Obstruction of Justice

Ian M. Comisky and Matthew D. Lee have authored a Journal of Taxation article entitled “IRS in the Offing? Marinello Limits Tax Obstruction Prosecutions.” In their article, Ian and Matt write that its recent decision in Marinello, the U.S. Supreme Court dealt taxpayers a rare win by significantly constraining the government’s ability to employ the criminal tax obstruction of justice statute. Construing the Section 7212(a) “Omnibus Clause,” which makes it a felony “corruptly or by force” to “endeavo[r] to obstruct or imped[e]… the due administration of [the Internal Revenue Code],” the Court rejected the notion that the statute covers “virtually all governmental efforts to collect taxes.” Concerned that the statute could reach, among other things, cash payments to a babysitter, the Court instead engrafted seemingly important nexus requirements to the statute. Specifically, the Court held that the provision requires specific interference with targeted governmental tax-related proceedings, “such as an investigation, an audit, or other targeted administrative action.” It will be up to the lower courts to determine the full scope of this limitation. You can read the full article here.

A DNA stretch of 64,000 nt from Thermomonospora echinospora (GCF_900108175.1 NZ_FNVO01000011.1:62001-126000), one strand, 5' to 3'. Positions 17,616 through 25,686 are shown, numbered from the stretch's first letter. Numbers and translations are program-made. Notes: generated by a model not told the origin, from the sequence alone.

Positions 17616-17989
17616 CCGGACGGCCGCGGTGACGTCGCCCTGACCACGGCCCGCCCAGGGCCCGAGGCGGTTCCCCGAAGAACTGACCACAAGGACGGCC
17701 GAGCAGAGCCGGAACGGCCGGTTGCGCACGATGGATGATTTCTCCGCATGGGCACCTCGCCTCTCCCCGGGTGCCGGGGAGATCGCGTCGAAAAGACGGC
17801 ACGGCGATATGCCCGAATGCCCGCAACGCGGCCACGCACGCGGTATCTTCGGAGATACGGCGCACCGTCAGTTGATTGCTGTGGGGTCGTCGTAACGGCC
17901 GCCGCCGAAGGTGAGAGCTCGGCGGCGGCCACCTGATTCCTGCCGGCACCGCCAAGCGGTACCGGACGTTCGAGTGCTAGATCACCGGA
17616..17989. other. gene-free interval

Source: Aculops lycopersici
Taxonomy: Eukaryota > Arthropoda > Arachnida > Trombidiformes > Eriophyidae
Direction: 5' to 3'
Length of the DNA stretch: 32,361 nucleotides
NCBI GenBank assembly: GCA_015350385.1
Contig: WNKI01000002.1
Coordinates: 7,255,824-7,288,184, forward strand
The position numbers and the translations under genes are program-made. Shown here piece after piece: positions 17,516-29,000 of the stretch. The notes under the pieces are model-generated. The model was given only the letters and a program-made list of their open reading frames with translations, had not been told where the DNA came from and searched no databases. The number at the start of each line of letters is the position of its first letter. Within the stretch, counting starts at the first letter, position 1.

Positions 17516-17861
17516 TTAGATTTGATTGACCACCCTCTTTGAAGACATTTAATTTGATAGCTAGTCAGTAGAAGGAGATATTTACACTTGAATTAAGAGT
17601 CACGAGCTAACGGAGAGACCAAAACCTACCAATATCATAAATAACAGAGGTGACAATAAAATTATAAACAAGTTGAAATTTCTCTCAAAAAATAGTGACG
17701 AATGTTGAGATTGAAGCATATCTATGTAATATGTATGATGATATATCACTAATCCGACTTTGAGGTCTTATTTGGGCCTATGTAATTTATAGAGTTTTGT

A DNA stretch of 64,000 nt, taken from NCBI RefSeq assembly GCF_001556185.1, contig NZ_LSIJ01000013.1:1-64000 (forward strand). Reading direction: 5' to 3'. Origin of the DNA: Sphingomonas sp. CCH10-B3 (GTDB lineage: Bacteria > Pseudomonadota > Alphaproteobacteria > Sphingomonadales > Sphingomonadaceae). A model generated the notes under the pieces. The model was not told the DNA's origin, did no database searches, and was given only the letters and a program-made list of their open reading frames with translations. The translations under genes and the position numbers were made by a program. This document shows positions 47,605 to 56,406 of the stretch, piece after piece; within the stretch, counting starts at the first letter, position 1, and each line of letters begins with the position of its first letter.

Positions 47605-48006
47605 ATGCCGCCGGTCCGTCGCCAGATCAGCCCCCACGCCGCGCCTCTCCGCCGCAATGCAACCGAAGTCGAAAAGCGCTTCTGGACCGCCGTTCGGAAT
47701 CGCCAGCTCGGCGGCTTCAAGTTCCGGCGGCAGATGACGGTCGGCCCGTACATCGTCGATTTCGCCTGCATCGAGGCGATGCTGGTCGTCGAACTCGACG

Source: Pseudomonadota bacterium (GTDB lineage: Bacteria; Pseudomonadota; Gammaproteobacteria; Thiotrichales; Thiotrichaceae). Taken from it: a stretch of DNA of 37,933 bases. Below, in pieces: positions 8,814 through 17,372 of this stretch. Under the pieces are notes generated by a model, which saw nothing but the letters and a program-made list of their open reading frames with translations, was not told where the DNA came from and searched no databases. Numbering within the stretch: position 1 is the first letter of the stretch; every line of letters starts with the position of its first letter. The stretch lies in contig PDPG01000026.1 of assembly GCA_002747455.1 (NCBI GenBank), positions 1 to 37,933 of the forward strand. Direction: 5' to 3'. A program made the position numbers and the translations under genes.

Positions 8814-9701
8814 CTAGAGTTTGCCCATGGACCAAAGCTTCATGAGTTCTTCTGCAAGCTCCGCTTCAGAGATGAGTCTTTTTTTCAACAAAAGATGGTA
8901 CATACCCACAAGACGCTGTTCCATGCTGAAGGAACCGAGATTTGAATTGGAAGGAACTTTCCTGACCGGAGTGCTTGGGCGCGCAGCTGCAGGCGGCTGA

Reprinted with permission from the October 2018 edition of the Journal of Taxation.  

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